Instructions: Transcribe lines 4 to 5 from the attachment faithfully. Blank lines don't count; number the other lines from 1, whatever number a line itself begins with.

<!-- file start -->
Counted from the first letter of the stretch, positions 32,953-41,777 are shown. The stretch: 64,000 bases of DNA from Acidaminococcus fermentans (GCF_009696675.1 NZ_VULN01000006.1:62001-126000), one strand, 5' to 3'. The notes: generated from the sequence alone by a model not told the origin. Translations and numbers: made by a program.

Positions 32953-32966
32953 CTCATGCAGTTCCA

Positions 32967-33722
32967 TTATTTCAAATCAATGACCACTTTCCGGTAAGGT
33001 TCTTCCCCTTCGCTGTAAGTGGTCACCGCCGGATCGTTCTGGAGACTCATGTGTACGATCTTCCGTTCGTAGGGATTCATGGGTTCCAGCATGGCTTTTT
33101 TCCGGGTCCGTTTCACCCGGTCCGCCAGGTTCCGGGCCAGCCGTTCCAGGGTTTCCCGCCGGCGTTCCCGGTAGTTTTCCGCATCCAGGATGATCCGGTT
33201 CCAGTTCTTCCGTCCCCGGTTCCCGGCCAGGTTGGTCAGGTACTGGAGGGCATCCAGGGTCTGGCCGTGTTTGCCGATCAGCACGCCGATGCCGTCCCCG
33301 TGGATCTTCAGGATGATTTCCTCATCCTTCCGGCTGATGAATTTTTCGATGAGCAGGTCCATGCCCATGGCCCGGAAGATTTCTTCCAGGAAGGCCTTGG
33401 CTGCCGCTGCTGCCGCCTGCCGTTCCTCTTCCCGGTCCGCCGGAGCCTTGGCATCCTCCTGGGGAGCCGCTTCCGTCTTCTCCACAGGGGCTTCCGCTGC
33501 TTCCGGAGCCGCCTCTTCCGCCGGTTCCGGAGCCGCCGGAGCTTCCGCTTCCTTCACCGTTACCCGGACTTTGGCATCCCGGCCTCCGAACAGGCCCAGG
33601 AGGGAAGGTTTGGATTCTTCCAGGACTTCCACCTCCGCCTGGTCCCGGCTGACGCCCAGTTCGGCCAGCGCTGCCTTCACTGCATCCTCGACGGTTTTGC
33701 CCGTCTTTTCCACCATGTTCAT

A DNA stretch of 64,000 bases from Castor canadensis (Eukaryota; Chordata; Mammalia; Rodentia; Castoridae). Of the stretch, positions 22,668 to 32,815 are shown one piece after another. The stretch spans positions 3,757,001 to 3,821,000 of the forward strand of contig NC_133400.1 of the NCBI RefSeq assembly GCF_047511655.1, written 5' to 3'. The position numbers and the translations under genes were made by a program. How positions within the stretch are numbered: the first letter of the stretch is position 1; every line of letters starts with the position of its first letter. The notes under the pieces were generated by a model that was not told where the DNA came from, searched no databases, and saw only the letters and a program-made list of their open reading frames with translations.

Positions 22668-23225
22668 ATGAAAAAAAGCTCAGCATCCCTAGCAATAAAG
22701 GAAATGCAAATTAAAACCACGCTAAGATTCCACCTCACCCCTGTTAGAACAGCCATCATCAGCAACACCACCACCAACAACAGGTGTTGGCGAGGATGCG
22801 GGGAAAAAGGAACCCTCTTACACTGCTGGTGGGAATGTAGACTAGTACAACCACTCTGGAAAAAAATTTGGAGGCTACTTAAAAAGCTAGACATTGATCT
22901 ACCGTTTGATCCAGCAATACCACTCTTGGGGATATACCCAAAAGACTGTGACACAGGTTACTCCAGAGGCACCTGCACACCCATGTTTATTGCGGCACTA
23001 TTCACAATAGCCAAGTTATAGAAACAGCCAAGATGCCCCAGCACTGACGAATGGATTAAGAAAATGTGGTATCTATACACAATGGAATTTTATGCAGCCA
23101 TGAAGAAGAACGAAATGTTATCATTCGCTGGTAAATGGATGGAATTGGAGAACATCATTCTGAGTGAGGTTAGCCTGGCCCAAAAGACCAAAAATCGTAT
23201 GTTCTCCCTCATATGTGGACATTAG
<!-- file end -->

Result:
Positions 32967-33722
32967 TTATTTCAAATCAATGACCACTTTCCGGTAAGGT